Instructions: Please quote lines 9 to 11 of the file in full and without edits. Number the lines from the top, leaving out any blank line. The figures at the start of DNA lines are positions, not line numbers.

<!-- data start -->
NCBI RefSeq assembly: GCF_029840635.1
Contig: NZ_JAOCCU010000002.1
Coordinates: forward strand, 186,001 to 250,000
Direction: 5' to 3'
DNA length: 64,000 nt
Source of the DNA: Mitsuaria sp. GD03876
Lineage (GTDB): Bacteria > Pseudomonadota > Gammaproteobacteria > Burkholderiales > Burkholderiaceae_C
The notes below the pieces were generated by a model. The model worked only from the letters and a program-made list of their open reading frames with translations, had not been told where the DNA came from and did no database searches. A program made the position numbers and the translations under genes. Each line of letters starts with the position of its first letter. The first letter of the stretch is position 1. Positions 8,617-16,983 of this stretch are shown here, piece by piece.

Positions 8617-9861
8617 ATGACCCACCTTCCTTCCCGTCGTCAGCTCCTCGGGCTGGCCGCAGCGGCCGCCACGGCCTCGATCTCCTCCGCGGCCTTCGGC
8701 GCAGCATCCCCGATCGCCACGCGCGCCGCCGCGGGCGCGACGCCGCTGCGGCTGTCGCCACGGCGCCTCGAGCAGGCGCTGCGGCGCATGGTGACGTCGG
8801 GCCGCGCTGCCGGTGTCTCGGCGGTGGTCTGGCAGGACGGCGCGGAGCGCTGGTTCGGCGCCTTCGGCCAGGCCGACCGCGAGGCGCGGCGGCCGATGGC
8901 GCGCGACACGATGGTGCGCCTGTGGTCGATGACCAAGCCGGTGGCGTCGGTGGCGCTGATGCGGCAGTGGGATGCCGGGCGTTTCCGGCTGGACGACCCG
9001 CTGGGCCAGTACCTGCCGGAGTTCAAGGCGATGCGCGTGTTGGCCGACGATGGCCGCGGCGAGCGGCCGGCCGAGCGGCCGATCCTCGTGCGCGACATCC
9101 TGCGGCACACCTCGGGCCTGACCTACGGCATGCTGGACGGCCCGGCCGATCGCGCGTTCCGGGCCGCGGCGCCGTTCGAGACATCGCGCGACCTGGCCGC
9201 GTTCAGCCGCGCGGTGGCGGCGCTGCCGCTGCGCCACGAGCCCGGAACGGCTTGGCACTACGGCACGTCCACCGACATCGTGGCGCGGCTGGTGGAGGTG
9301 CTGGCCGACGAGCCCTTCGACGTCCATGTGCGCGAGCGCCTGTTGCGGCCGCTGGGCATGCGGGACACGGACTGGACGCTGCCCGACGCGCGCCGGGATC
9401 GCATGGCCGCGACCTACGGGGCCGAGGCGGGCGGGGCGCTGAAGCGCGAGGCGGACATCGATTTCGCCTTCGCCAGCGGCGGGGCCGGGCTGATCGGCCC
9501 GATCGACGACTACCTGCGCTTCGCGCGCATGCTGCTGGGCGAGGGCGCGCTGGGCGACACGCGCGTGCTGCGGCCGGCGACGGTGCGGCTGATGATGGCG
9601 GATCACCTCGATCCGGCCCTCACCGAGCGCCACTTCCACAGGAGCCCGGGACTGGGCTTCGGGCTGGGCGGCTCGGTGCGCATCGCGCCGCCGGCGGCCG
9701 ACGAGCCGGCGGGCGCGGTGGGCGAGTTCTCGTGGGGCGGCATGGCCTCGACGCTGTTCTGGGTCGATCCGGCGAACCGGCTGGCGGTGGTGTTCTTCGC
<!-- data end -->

Positions 8617-9861
8617 ATGACCCACCTTCCTTCCCGTCGTCAGCTCCTCGGGCTGGCCGCAGCGGCCGCCACGGCCTCGATCTCCTCCGCGGCCTTCGGC
8701 GCAGCATCCCCGATCGCCACGCGCGCCGCCGCGGGCGCGACGCCGCTGCGGCTGTCGCCACGGCGCCTCGAGCAGGCGCTGCGGCGCATGGTGACGTCGG